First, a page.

So, we sat down in the lounge area there and he (Roger) told me about bigfoot which, uh, in scientific terms is called sasquatch which is the same thing as a yeti over there in – where is that? – Tahiti or someplace in the mountains over there. (Note: Tibet was obviously the country he was trying to think of…) And it’s the same thing as the Abominable Snowman but over here he’s called bigfoot or sasquatch. And Roger Patterson was just totally taken with this thing. And Roger owned a large ranch quite aways out of town and he says sasquatch is on his ranch! And I said, “Hah! I got to see this!” (chuckles) So, one Sunday Roger come rolling in and he had a little Volkswagen Bug van and he had this horse Peanut in it. It was a small horse, but it was in his damn van! And he brought over, Bob Gimlin, he brought over a truck with three other horses in it, in this big truck and we commenced to go look for sasquatch. We was headed out of Yakima into the Cascade Mountains….
(edited for brevity)
We climbed on these horses and we were going to go out there all day and stay – it was Sunday; we had Sunday off and we didn’t have to go to work until Monday night…we didn’t have a matinee on Monday – so, I thought we’re going to be out here riding these horses all day Sunday and all night and all day Monday. So, I just decided to enjoy a good horse ride, you know, but he (Roger) was hellbent to catch sasquatch ‘cause he had a gun there that shot a net thing out on this saddle and he carried it right behind his saddle. And it shot a net out there and he was going to capture a damn sasquatch. And he showed me before we went, he showed me this film that you’ve seen a thousand times on television of this female sasquatch walking along and stepping over a log and turning around and looking and you see these breasts sticking out there, so you know it’s a female, you know. He took an 8 mm picture of this thing just when he was out hunting one time and, uh, he never thought about shooting it ‘cause he didn’t know if it was a human dressed up like that and he said, “Shooting it never crossed my mind.” So, he said, “I grabbed my camera.” He had his camera with him and he took about 13 to 14 minutes of the sasquatch walking around this little horse-shoe curve and it disappeared in the woods, you know.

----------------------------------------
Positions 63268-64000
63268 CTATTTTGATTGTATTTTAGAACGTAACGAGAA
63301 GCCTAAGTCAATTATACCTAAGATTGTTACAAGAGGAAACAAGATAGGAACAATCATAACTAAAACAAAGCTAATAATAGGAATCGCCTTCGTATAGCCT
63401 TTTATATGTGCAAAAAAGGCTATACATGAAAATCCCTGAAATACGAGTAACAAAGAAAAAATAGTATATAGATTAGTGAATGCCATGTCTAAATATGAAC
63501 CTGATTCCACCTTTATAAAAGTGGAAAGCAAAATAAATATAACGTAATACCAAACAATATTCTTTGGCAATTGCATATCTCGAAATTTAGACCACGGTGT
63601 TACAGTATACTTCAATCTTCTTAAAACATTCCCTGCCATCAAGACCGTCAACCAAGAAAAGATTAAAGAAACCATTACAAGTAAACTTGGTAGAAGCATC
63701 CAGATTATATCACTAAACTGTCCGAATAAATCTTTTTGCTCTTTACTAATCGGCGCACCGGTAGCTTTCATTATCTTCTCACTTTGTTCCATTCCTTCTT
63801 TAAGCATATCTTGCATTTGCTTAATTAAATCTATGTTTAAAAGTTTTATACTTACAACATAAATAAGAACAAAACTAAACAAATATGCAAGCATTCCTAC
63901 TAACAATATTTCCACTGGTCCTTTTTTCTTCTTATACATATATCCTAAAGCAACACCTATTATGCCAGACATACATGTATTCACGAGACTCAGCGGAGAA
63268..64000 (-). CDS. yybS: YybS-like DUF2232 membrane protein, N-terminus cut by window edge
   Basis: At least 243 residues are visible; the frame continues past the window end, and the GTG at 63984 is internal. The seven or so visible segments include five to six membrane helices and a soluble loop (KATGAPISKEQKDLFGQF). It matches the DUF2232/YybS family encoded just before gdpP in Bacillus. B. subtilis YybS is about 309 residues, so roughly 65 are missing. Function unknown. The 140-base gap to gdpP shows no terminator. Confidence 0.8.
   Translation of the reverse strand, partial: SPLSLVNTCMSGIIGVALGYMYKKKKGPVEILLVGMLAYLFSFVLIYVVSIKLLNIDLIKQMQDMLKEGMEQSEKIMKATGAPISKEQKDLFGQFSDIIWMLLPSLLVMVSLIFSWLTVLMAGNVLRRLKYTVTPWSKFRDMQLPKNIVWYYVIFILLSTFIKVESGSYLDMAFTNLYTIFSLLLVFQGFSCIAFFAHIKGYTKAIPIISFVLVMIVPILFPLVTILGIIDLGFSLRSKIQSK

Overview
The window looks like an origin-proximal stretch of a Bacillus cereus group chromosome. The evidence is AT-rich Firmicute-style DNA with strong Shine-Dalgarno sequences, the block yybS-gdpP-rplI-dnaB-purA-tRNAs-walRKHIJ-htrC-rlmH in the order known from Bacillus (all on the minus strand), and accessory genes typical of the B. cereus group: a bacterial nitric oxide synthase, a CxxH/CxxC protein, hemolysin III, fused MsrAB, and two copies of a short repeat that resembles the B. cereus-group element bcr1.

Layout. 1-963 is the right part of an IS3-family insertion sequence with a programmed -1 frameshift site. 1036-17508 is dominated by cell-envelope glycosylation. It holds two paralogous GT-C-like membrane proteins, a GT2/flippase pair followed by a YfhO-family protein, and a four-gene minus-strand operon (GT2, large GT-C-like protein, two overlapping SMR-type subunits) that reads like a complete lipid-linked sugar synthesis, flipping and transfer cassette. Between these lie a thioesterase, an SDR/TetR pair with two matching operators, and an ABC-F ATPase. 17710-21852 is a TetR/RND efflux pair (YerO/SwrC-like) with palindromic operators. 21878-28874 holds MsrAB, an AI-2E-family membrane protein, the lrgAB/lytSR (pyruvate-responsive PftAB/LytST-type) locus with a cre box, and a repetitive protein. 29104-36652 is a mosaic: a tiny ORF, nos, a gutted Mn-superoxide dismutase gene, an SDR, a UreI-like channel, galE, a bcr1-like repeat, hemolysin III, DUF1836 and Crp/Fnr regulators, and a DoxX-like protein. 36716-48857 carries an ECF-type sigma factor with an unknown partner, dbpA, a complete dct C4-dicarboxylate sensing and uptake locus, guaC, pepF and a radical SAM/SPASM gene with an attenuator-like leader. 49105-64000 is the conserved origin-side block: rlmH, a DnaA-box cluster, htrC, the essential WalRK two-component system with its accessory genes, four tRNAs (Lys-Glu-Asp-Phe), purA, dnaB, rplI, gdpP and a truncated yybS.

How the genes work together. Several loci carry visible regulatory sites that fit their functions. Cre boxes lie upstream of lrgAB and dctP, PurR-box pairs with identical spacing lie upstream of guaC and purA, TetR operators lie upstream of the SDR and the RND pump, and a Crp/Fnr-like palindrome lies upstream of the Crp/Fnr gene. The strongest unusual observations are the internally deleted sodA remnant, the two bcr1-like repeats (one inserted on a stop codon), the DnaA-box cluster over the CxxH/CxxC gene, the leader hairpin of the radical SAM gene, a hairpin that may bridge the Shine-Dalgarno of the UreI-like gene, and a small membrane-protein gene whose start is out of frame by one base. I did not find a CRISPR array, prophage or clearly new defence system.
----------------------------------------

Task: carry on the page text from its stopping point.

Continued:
(Note: We all know the Patterson-Gimlin footage is just under a minute long with the classic 12 stable seconds somewhere in the middle of it…perhaps Roger was showing a loop of the footage or Buddy watched it for what seemed like “13 to 14 minutes.” Doesn’t matter. What does matter is that he got to experience the bigfooting world of Roger and Bob sometime after the film was taken!)
And we rode up to this log and I saw the sasquatch step over this log like it was a little stump, and this damn log was this high! (I assume he’s pointing somewhere chest high or above.) There was no way in the world I could hardly even jump over it, you know, so the sucker had to be 7 or 8 feet tall – had to be!
(Note: I think in the course of the many bigfoot encounters Roger had investigated, he was telling Buddy about some of these on top of showing him the film. Then, they went out in an area where Roger had followed up on a sighting and/or found tracks – later we hear about Buddy seeing a place where Roger had cast some tracks. So, I’m sure Buddy over the course of the day – or the years since then – has confused some of these details. He thinks he was at the film site and we know he wasn’t. In some similar creek watershed in the Cascades, Buddy thought he was seeing the downed logs and stumps visible in the film. Still, what a great two days to recall!)